Tony Bridge and Ken Matthews were the main writers, and each issue reviewed the latest adventure/war game/strategy releases on the Spectrum 48k, Dragon 32, Commodore 64, Oric, Apple, Vic 20 and BBC Micros. (For those of you not old enough to remember these wonderful beasts, they were collectively the most popular home micros in the early to mid eighties). In the first issue, the big news items were of the release of Oracle's Cave for the 48k Spectrum, and that Sherlock Holmes was to be the follow up to The Hobbit. Mention was also made of Level 9's newest game Snowball, which was to be the first part in a trilogy, and that they planned to release a game called Lords of Time!
As the Magazine matured, the type-in listings disappeared and the number of articles increased to fill the gaps. Further issues tried to decode the hidden meaning in The Prisoner TV series (a tenuous link but interesting never the less!), a chat with Mike Singleton on play by mail games, how to write your own adventures, how to write combat routines, the origin of role playing games, an interview with Scott Adams, artificial intelligence in The Hobbit, how to write a convincing plot, devising devious mazes, bringing back Blake's 7, an interview with Games Workshop, a look at flight sims, a detailed look at The Lords of Midnight, a chat with Douglas Adams etc. The average page count for an issue of Micro Adventurer (known as MAD to its readers) was around the fifty mark and it was printed on glossy paper. Each issue had a colourful cover, with some issues' covers more appealing than others and it managed to maintain a cover price of 75p until its demise.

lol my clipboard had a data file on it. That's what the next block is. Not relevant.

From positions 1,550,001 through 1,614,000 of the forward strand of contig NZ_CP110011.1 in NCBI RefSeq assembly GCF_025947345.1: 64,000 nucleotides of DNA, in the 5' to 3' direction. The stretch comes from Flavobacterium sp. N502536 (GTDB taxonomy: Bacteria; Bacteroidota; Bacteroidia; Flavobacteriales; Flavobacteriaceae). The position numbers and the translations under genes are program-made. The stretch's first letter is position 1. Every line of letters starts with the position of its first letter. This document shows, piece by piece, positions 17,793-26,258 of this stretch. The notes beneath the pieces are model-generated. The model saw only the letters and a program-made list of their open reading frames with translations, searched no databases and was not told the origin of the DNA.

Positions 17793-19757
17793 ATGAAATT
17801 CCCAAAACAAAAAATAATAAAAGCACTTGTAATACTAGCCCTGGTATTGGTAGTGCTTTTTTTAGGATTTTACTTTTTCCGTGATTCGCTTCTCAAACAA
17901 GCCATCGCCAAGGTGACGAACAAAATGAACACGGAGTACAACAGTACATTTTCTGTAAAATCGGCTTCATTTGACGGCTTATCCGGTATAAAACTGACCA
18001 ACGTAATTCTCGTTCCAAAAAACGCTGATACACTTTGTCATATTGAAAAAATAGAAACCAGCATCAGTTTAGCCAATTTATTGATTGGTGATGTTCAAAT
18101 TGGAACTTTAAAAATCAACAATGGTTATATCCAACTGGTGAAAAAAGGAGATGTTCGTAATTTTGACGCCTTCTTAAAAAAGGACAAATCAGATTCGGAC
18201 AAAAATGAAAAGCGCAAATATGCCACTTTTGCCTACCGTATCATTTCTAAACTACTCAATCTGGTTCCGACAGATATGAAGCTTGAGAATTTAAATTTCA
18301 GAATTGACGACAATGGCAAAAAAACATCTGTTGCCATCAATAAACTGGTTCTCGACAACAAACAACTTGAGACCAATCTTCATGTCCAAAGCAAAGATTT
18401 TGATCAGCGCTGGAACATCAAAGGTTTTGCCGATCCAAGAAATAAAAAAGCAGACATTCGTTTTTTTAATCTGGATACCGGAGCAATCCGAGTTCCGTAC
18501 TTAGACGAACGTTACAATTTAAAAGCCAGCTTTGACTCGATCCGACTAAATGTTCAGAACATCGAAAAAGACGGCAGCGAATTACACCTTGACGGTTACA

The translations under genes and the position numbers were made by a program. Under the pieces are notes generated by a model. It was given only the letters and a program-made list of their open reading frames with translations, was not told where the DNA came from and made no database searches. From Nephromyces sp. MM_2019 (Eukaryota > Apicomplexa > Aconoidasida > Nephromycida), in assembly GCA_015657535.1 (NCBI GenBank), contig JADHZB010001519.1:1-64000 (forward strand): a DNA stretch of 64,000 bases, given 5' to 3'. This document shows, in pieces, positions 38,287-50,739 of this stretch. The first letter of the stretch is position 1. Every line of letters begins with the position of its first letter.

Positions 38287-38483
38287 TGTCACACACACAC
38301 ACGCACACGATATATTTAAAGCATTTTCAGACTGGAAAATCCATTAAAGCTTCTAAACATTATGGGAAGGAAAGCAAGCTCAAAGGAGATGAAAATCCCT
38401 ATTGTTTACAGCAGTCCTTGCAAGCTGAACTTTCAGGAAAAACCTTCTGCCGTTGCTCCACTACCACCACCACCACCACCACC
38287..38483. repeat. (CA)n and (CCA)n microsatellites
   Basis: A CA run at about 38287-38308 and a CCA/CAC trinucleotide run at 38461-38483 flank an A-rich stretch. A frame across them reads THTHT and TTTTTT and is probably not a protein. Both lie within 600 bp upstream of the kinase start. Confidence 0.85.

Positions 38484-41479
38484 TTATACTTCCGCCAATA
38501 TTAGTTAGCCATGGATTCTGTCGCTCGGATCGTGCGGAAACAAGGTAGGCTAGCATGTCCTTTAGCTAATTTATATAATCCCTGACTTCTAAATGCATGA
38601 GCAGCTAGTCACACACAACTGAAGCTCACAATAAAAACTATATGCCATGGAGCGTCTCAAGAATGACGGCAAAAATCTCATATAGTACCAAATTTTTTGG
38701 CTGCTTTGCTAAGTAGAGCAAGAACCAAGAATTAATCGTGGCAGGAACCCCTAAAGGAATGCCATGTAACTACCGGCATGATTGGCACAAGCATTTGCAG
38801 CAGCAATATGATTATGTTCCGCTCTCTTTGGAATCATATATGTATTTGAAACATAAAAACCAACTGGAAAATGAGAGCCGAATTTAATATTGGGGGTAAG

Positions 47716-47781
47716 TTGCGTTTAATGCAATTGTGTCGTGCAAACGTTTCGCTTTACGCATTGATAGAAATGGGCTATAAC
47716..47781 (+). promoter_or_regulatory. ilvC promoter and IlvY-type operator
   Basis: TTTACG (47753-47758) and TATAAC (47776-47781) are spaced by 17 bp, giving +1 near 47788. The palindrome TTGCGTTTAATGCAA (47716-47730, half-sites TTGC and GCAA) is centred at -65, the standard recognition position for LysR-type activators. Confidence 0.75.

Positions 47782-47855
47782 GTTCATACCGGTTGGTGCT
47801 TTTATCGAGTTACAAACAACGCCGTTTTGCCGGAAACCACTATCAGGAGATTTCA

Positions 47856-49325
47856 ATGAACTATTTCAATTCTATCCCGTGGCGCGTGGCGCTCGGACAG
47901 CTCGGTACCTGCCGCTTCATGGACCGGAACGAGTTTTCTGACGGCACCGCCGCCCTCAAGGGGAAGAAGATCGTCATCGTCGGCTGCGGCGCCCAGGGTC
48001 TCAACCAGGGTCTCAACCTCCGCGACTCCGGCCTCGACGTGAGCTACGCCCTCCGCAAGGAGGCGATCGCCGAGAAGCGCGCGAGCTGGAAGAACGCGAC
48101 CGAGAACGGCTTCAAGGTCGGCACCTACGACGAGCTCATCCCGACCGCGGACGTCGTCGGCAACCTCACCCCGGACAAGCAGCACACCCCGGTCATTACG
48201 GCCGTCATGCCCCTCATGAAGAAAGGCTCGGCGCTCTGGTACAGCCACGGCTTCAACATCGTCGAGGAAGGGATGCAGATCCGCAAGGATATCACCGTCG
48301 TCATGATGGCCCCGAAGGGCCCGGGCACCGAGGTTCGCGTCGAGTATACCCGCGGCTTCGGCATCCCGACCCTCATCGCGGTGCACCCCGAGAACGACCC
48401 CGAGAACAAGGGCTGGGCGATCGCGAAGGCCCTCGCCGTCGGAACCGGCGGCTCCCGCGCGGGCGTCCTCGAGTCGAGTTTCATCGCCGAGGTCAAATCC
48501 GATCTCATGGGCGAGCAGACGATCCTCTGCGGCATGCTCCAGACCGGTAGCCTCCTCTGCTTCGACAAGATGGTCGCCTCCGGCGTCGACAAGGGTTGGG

To be honest, going through each issue has been a major nostalgia trip. Just seeing the adverts for some games brought memories flooding back. Anyone remember some of these jewels? Franklin's Tomb, Lost in Space and Fishy Business by Salamander (the Dan Diamond trilogy), Pettigrew's Diary from Shards Software, The Wrath of Magra by Carnell Software, The Ring of Darkness from Wintersoft, Valhalla by Legend, Tir Na Nog from Gargoyle Games, Steve Jackson's Sword Master series from Adventure International (which never appeared in the end), Eureka! by Domark, The Ket Trilogy from Incentive, The Greedy Dwarf by Goldstar, Macbeth the Adventure by Creative Sparks and many more besides.
Whilst it lasted, Micro Adventurer managed to expand on the adventure columns in other more successful magazines and dedicate itself to the genre. Without any sign of a similar publication on the horizon, it is left to the hard working people behind such home grown publications like Adventure Probe and Red Herring to keep the fires burning. Presumably, Micro Adventurer's circulation figure dropped to an unacceptable low. It might have something to do with the move away from adventures in the mid to late eighties. Thankfully, large role playing adventures and strategy games like Midwinter 1 and 2, Populous 1 and 2, Spellcasting 101 and 201, Shadowlands and the newly-released Legend have brought back commercial and critical success to the world of adventuring, so where there's money to be made, there's still hope.
Description By Richard Hewison.
PART OFThe Computer Magazine Archives
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